30 Oct If my mom designed a computer
If my mom designed a computer, it would say please and thank you. It would know when I was really focused on something and wouldn’t bug me with e-mail, IM and other notifications. It would know just when to call me back from that Internet playground, so I could be sure and finish my homework and chores, ah, work for the day. It would wake up before I do and be ready for the day and have my day organized when I logged on. When the applications began to squabble about who was most important, it would patiently remind everyone that there’s only one of me and they’d better just work out their differences on their own. Though my mom’s well into her senior years, she’s still bright and spry so if anybody in design land wants to hire her, let me know ‘cause I want to buy the computer environment she’d design.
Did you notice that little shift from the beginning to the end of the previous paragraph? Mom went from working on a computer to working on a computer environment. It’s not so much the computer or even any single application that I’m so interested in. It’s the whole environment, the gestalt (go look it up, it’s German) of my computer. You may recall my first law of software – any mildly successful application begins to operate under the delusion that it is the operating system. The result has been a kind of tower of babble brought right onto my computer.
It would seem the bar of “mildly successful” has been lowered to “compiled successfully at least once.” I was looking at a FAX program the other day that wanted to have its monitor window visible at all times, an icon installed on the tool bar and a short cut on the desktop just in case I managed to zone out the other two. In addition to all these launch points, it wanted to take over the “My Documents” folder and organize it more conveniently for FAX management. All this so I can send about one fax every quarter or so. I can’t really blame the poor little application, though. Pennsylvania school boards not withstanding, there’s a bloody Darwinian battle going on in my computer for my attention. It’s survival of the most arrogant.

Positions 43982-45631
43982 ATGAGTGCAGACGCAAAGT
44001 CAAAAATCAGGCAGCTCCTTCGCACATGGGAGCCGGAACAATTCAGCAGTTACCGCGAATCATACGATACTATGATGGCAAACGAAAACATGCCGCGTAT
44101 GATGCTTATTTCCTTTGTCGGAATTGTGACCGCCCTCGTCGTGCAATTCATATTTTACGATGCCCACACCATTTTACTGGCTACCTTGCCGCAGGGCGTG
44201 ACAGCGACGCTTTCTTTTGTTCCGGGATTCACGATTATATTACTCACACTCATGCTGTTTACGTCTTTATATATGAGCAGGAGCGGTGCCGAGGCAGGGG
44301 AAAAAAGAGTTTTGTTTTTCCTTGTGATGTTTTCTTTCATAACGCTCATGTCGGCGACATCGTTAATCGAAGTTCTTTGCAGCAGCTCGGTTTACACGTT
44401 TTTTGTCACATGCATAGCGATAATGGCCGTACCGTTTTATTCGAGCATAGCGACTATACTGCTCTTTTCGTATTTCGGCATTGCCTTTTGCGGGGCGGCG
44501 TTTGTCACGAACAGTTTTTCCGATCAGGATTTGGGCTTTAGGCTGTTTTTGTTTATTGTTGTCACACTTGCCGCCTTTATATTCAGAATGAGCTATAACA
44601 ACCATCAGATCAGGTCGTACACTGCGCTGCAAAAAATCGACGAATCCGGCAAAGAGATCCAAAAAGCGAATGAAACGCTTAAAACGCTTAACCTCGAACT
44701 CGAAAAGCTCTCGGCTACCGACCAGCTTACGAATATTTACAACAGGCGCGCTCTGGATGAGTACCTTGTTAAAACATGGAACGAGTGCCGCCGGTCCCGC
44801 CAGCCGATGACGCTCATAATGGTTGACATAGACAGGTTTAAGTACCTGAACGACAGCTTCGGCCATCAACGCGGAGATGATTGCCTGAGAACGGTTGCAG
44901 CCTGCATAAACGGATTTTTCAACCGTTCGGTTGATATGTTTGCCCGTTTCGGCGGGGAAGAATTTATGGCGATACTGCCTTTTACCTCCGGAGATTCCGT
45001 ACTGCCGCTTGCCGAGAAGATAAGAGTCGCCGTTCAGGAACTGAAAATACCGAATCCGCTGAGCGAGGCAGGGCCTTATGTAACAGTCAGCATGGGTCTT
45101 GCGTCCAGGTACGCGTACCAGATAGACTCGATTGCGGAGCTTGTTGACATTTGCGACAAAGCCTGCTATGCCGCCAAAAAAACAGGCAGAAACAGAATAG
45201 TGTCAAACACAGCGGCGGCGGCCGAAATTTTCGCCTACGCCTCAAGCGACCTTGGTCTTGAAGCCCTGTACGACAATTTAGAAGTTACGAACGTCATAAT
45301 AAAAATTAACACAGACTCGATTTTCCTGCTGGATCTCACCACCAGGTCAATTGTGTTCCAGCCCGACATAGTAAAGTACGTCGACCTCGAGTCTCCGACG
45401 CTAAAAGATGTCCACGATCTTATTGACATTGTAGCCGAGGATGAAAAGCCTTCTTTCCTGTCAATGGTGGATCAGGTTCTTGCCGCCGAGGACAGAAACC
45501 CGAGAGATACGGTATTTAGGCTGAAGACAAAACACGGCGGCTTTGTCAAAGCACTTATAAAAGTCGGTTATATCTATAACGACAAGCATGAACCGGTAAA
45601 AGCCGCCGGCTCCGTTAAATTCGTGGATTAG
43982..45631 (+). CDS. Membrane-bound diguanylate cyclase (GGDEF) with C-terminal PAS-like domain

I’m not trying to alert each and every business analyst, architect, designer and software engineer to pursue that last little increment of flagrant alarmism that will reverse the entropy of attention. In practice, every such attempt only increases the rate of attention dispersal rather than decreasing it.
That not-so-simple truth is at the root of an Information Technology conundrum. You can do all the business aligning and requirements gathering, user-centered designing and extreme programming you want to, and your business partners are still going to think you’re the beast incarnate if you don’t understand what it’s like to live in their world. I’m not talking about their world as arranged for the convenience of your application. I’m talking about their world as it is, was and will be long after your application or information services have flitted in and out of their attention span.
A strict focus on getting your application or information service the attention it so richly deserves at the desktop will always fail. Working to understand the attention marketplace of your customers is the only way. Economists have recently realized that “Homo Economis,” or Economic Man, going through the daily decision making process isn’t quite the rational, perfectly informed, wholly self-interested engine they once imagined. The same is true for Employo Attentis, the Attentive Employee. What ever the mavens of business analysis, market research, good design, and strategic planning (and I’m one of them) might wish, that knowledge worker, machinist, records manager, or executive isn’t perfectly focused on or informed about the decision of the moment.
Rather than assuming we can constrain environment and attention for the convenience of our information services, we need to experiment with a more organic model. No matter what our intentions and designs, our systems and services will be put to work in unexpected ways and in widely varying ever-changing contexts. This isn’t just the now-common cry for flexibility and agility in IS. It’s about understanding that technology can’t help but impact the business environment and culture. Then we have to find ways to nurture the positive impacts and mitigate the negative ones.
The opinions expressed herein or statements made in the above column are solely those of the author, and do not necessarily reflect the views of Wisconsin Technology Network, LLC. (WTN). WTN, LLC accepts no legal liability or responsibility for any claims made or opinions expressed herein.